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Conserving Water May Actually Damage Pine Trees

Conserving Water May Actually Damage Pine Trees

Estimated read time: 2-3 minutes

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Ed Yeates ReportingCity foresters say by conserving and cutting back on water, we may be inadvertently inviting a pest to take up residence in some of our pine trees. And for a tree under stress, it's a potential killer.

Conserving Water May Actually Damage Pine Trees

We have a lot of Austrian and Scotch pines throughout the valley. And it's these trees, more than others, which seem to be under attack by the Pine Scale.

Sandy City alerted residents to be on the lookout for Pine Scale in its newsletter. But the little bug, which has been around for years, is really not "city" specific.

Conserving Water May Actually Damage Pine Trees

In Salt Lake City, City Forester Bill Rutherford says ironically the Black Leaf Pine Scale is perhaps more threatening now because of our water consciousness. As we cut back watering lawns, we're depriving the evergreen trees, especially the bigger ones, which need some deep watering to stay healthy.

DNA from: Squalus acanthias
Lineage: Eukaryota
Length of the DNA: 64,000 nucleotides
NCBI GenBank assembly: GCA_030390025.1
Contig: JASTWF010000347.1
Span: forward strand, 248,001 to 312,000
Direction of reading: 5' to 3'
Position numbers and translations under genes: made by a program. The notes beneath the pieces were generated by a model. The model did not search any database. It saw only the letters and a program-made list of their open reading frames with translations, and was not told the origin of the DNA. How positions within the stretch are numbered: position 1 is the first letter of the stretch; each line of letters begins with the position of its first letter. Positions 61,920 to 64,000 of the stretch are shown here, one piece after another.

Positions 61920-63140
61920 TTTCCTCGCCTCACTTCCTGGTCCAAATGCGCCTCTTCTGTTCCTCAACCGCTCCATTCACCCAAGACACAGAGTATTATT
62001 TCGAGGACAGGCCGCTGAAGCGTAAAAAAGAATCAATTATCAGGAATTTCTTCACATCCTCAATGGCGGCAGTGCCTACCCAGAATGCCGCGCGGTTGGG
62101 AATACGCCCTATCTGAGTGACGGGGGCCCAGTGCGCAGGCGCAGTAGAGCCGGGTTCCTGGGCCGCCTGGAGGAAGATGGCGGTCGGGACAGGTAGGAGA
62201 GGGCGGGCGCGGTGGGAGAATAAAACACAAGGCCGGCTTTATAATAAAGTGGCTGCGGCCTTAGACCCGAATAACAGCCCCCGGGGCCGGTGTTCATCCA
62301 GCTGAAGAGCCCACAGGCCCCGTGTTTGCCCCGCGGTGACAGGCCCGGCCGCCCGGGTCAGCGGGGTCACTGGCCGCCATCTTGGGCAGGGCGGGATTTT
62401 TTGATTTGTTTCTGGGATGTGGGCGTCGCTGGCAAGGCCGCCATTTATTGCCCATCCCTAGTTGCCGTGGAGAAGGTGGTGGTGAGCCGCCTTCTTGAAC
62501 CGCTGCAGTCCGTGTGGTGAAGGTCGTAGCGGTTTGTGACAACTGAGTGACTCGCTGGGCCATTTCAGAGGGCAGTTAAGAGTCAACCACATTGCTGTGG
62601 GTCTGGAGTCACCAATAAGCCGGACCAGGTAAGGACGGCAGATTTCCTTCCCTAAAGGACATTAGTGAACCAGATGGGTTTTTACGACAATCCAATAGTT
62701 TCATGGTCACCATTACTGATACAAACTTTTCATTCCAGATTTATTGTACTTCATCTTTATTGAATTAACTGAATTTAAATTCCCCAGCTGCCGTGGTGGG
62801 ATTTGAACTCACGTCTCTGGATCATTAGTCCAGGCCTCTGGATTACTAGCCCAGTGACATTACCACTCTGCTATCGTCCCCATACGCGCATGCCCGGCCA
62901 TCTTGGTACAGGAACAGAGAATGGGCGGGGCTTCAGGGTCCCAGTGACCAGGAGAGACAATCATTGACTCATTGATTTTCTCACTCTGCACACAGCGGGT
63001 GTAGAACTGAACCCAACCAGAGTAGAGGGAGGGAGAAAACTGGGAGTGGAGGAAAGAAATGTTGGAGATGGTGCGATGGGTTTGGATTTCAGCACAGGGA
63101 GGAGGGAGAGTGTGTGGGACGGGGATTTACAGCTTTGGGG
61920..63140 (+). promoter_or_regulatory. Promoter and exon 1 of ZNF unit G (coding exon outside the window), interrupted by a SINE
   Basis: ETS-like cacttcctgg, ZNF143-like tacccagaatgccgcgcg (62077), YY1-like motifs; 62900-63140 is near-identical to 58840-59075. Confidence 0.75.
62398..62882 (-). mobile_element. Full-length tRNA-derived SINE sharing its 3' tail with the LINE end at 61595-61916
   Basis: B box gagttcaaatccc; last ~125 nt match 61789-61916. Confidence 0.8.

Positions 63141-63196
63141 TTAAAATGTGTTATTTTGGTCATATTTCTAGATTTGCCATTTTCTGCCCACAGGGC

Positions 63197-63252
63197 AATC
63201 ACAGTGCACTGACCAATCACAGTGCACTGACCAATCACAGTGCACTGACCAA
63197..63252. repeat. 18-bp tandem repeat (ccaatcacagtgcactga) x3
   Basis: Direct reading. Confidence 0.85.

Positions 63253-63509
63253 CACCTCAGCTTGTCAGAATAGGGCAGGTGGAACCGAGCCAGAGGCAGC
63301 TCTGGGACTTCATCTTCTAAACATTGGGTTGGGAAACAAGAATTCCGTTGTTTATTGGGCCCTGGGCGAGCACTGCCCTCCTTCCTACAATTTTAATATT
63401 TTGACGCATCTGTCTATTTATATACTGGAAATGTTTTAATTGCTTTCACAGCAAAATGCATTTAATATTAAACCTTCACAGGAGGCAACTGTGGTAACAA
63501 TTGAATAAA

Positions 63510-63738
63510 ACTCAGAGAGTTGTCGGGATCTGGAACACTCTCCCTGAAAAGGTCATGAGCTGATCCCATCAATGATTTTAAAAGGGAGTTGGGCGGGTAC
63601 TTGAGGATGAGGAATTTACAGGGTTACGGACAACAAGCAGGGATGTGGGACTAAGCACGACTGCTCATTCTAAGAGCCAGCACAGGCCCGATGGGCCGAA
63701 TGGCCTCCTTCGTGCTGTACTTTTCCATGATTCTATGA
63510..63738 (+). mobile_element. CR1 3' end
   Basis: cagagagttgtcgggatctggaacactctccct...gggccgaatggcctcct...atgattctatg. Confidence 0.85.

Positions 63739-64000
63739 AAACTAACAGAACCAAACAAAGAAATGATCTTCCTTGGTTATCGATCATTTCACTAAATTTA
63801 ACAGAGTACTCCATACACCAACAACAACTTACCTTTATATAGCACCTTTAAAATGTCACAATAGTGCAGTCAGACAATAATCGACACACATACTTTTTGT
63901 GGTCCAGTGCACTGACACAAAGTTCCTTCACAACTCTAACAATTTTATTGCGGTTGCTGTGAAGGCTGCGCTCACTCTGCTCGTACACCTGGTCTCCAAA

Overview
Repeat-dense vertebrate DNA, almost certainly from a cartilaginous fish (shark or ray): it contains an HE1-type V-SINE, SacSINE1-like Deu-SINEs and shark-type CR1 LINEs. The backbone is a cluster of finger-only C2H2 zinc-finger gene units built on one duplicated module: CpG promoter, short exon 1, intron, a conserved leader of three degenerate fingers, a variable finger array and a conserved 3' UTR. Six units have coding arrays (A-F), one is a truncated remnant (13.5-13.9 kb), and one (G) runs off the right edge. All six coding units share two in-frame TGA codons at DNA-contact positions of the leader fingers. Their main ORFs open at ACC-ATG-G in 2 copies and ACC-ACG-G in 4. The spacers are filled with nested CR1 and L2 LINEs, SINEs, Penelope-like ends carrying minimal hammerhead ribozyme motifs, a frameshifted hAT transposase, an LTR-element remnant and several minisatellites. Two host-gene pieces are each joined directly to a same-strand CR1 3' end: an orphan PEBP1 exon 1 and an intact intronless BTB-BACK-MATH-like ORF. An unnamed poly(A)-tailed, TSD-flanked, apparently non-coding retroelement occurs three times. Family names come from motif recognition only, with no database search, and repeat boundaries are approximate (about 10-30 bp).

Conserving Water May Actually Damage Pine Trees

"Throughout these years of drought, and as people have been slowing the flow to save H2O, the level of stress for this plant, which really is not native to our area, is going through the roof. And this particular pest is taking advantage. They exploit trees that are under stress," Rutherford says.

The sick pine was treated. The new leaves started to emerge, and none of them had any signs of the insects.

If your tree is infected, in addition to the adult black bumps on the needles, you'll be able to shake the newly born young into your hands; that will be about a month from now. They'll look like little dots crawling in your palm.

Prevention is the best treatment. Rutherford says deep watering helps, but to water only the pine trees.

Also, predators like ladybugs, green lacewings, and good spider mites will eat the Scale.

For more information, visit the link on the right.

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